Solo Blu-ray looks and sounds great – but there's more to Star Wars than that
By Jim Bray
The second Star Wars spin-off movie since Disney bought the universe from George Lucas – not to be confused with the two "Episode" movies that have come out as well – is a flawed attempt with a troubled gestation. Yet it's still well worth watching.
If only the filmmakers hadn't bitten off so much that they didn't need to chew (no Wookiee joke intended).
Yet even with its issues, and in its final form as found on this otherwise great Disney Blu-ray (alas, no 4K disc was sent for review), it's better than the last "official" Star Wars film, The Last Jedi. It isn't nearly as good as Rogue One, however, which in my never humble opinion is the best Star Wars film since the original trilogy.
Obviously, Solo is a look into the past of the character who's arguably the most interesting in the Lucas-created universe: Han Solo, that scruffy-looking scoundrel who stole Princess Leia's heart, was a smuggler, a pirate, a thief – and, as it turns out in Ron Howard's Solo – a man with a love of his life pre-Leia.
The film starts like a bit of Oliver Twist, with Han and a bunch of ragtag youths working the streets of Corellia to finance their home, which comes courtesy of some alien Fagin. Han (Alden Ehrenreich) has dreams of bigger and better things, and he attempts to escape with his girlfriend, Qi'ra (Emilia Clarke) – except she doesn't make it and he's forced to leave her behind (as well as the rest of her…) and flee for his life.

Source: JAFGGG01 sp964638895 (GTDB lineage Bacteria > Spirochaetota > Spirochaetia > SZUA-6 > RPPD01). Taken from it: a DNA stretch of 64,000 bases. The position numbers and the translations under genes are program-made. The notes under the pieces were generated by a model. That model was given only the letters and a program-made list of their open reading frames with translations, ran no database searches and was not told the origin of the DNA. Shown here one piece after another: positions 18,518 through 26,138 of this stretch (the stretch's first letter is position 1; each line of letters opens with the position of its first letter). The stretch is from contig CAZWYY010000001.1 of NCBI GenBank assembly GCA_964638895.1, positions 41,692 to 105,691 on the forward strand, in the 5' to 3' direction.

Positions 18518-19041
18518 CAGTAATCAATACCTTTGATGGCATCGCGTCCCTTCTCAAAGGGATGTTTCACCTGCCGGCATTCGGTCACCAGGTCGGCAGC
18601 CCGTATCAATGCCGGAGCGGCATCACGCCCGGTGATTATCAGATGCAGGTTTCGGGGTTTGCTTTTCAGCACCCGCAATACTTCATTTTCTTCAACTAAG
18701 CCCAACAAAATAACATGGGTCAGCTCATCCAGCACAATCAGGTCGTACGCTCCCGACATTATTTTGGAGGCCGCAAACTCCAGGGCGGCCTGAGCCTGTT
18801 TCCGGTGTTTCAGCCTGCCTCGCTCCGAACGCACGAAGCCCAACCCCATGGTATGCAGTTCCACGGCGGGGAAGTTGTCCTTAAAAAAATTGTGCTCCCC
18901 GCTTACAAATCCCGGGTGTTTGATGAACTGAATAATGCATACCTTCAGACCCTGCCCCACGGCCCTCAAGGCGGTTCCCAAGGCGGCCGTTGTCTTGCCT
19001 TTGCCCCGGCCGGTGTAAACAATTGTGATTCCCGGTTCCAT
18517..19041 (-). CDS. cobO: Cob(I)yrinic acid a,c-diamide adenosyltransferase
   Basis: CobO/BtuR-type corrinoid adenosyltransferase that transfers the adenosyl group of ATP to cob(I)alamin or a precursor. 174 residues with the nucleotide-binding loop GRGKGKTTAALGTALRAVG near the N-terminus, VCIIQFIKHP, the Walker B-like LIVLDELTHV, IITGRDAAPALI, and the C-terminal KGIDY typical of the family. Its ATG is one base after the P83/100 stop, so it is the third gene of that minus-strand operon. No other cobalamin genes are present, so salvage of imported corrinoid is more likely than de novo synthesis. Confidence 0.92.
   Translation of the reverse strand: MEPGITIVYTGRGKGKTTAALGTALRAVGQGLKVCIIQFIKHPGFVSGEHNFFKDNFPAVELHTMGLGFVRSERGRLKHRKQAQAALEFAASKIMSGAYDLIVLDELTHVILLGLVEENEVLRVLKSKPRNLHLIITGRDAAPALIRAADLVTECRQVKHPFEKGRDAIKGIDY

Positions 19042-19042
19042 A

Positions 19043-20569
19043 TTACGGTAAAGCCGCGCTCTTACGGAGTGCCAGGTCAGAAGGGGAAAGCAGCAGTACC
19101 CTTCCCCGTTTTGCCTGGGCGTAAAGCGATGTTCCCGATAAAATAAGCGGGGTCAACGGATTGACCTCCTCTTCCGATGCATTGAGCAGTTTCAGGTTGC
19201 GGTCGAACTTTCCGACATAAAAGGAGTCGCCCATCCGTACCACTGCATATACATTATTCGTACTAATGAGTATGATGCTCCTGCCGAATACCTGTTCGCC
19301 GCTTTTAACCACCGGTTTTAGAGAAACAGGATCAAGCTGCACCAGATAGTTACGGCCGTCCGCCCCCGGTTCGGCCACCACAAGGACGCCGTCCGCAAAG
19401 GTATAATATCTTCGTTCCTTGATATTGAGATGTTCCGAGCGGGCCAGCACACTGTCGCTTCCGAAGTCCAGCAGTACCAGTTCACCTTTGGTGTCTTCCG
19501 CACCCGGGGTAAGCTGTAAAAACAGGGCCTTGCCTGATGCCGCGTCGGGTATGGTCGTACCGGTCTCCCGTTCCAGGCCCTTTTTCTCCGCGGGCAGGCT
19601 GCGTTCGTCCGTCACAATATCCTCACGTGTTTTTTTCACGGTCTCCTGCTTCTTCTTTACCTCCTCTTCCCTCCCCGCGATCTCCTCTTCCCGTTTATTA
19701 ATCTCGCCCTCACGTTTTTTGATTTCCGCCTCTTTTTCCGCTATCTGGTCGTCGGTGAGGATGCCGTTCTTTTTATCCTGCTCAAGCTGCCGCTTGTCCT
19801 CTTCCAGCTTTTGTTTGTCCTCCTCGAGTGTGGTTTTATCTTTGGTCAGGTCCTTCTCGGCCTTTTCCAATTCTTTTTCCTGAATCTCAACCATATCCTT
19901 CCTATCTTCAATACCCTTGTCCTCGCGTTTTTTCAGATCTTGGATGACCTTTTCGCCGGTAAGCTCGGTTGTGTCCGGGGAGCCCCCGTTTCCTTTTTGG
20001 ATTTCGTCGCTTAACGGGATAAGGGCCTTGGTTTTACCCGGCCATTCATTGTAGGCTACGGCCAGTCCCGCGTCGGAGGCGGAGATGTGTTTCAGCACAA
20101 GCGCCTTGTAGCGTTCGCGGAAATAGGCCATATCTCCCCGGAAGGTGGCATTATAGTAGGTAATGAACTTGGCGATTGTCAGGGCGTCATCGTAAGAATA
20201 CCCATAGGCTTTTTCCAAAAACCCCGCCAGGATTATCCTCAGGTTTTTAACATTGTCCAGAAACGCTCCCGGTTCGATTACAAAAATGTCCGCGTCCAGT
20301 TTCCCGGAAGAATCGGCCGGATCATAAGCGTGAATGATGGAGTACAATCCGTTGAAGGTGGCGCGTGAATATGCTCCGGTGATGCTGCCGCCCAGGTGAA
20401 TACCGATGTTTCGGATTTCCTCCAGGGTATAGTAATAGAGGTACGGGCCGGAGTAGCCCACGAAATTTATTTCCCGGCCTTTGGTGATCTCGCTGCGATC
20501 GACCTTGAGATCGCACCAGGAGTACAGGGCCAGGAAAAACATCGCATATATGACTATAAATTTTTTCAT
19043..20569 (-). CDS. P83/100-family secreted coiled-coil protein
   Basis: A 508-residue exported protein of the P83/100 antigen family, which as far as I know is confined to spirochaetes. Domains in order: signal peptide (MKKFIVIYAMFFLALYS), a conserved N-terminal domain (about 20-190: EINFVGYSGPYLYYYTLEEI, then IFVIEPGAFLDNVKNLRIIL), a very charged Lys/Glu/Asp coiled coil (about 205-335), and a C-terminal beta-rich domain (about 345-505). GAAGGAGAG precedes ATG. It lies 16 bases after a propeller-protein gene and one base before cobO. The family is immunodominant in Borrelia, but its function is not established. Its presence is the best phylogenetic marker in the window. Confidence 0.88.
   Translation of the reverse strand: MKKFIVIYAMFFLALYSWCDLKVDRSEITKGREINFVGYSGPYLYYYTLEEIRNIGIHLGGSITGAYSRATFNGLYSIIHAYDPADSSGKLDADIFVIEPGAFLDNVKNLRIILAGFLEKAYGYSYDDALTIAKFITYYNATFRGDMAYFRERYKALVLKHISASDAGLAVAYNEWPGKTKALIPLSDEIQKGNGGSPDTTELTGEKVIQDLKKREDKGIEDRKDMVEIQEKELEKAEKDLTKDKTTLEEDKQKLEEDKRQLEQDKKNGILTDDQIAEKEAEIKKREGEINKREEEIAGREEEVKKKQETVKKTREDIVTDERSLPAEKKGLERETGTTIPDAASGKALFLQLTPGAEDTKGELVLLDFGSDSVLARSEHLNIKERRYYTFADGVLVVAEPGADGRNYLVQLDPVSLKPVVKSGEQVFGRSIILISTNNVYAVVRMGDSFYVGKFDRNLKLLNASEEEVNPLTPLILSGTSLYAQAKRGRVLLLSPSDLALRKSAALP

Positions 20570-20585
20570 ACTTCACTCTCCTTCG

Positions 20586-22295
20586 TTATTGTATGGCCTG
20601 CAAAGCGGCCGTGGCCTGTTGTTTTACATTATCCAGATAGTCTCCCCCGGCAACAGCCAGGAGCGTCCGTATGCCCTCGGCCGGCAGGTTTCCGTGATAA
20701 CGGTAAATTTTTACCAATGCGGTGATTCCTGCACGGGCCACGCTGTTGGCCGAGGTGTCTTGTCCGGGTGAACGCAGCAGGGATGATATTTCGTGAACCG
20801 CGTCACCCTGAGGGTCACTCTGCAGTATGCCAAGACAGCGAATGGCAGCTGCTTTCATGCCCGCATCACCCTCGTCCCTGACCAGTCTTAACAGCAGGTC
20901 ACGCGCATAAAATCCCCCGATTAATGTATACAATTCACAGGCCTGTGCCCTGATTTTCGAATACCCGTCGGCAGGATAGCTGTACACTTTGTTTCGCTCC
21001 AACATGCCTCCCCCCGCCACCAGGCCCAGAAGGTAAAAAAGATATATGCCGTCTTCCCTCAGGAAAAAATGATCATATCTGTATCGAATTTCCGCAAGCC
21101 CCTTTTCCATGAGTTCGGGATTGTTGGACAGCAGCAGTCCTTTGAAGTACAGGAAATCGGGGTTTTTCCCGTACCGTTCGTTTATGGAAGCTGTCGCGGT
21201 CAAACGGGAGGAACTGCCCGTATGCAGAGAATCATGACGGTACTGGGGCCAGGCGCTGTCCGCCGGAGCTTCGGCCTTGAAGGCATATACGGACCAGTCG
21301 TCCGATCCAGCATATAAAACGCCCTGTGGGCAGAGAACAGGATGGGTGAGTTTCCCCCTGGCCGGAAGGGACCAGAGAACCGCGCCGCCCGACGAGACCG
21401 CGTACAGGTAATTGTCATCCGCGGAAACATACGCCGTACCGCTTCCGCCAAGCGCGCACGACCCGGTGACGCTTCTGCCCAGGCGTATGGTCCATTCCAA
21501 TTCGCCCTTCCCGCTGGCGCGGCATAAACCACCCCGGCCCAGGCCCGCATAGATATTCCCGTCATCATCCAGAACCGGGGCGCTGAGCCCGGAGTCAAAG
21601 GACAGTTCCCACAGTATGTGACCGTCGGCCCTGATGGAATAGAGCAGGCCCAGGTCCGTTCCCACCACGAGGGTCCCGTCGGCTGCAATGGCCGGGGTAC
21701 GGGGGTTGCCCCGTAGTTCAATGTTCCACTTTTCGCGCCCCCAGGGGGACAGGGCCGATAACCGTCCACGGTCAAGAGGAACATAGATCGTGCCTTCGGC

This leads to him joining the Imperial forces, and I loved the major key-version of the Imperial March that plays over the recruiting ad he sees - but he's a square peg in an organization in which the individual must submerge himself and become merely a part of the whole. His time there does put him together with Beckett (Woody Harrelson), a crook who stole an officer's uniform as a disguise (shades of William Holden in "Bridge on the River Kwai"), and Solo pushes his way into Beckett's pitiful little band of miscreants as they head off on a job that promises to pay them enough that Solo could buy a ship and return to Corellia and rescue Qi'ra.
Of course, that isn't how it works out, and along the way we get to see how Han and Chewbacca (Joonas Suotamo wearing Peter Mayhew's walking carpet) meet – which would be kind of cool if I hadn't seen it recently in Thor: Ragnarok, with the Hulk. We also get to experience the Kessel run, which of course cements the Millennium Falcon's reputation as the fastest hunk of junk in the galaxy, and we witness Solo's first meeting with Lando Calrission (Donald Glover, who at times nails the Billy Dee Williams-created character and at other times comes off as simply a beta male).
Director Ron Howard, who took over the production when the original directors were sacked, and father-and-son writers Lawrence and Jonathan Kasdan, have given us an origin story that throws at the audience pretty well every legendary thing about Han Solo. Alas, it also gives us a lot more, including a couple of extra endings that really aren't necessary except to pad the film out to a two hour-plus running time.
For example, we get to see not one card game between Han and Lando, the result of which we all know will be the passing of the Millennium Falcon's pink slip from Lando to Han – except we have to wait for the final denouement of the film, whereas it would have worked just fine if Han had won the first game – and it would have saved a few minutes of a running time that already seems unnecessarily ponderous.